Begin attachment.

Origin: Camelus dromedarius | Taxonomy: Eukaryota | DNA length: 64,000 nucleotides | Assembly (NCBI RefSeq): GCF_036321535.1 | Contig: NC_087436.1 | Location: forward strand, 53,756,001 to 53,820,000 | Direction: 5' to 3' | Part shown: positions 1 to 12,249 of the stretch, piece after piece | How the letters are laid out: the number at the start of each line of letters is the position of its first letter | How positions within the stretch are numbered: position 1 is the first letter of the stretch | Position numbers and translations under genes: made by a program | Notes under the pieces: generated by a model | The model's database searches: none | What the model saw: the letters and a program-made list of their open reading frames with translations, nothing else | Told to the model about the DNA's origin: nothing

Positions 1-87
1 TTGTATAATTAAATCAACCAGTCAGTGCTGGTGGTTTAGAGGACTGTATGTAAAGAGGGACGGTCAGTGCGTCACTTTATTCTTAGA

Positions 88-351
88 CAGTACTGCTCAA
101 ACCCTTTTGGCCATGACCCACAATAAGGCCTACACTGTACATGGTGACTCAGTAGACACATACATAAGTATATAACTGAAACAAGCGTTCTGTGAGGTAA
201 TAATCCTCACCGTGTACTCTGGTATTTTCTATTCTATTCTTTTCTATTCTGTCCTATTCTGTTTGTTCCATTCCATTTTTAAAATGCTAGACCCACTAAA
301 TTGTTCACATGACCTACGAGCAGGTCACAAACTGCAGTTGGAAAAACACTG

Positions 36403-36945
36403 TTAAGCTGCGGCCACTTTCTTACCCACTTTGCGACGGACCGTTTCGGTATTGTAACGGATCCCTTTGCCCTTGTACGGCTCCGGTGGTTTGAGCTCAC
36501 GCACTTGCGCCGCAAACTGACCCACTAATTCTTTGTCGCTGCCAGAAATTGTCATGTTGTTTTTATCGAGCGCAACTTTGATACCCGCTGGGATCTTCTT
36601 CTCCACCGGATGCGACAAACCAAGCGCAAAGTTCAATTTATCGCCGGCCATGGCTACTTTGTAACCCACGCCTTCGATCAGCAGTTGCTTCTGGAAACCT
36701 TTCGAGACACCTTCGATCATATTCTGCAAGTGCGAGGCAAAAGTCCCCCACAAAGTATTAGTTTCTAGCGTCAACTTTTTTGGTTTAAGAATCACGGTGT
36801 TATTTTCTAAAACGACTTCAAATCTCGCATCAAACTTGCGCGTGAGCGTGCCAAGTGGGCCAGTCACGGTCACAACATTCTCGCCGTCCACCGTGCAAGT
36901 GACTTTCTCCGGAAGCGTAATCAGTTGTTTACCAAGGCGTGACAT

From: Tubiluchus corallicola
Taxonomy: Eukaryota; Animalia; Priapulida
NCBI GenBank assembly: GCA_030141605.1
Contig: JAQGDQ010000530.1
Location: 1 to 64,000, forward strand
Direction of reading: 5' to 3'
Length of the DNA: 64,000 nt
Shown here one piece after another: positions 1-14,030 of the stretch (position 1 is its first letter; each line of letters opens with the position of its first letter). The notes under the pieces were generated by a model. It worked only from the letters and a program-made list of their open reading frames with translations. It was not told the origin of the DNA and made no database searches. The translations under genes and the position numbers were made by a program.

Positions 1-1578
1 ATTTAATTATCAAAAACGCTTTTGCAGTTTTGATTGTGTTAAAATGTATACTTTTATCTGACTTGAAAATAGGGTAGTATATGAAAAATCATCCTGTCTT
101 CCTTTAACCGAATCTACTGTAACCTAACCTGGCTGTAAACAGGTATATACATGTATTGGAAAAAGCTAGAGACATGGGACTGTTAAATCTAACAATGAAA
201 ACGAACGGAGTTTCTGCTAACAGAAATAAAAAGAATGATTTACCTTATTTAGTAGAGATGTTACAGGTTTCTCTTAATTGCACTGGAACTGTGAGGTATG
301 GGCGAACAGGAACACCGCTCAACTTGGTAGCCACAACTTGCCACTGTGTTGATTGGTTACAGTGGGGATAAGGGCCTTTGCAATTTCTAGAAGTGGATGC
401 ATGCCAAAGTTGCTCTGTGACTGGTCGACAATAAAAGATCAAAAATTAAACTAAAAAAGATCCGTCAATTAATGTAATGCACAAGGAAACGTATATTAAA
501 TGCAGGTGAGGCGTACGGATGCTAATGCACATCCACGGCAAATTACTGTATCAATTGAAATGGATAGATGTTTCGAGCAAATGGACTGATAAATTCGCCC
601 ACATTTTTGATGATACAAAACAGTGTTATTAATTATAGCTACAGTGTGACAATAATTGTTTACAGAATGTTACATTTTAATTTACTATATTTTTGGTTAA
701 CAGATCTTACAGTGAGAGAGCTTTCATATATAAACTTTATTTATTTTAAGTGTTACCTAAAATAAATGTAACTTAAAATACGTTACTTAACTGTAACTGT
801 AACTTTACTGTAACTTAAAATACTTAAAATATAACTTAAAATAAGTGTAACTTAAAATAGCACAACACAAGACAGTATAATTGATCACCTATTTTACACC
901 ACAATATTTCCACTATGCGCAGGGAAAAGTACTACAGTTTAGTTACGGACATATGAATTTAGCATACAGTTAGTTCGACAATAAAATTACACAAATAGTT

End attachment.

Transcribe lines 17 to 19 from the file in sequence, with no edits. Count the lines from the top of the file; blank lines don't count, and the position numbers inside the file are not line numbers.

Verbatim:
Taxonomy: Eukaryota; Animalia; Priapulida
NCBI GenBank assembly: GCA_030141605.1
Contig: JAQGDQ010000530.1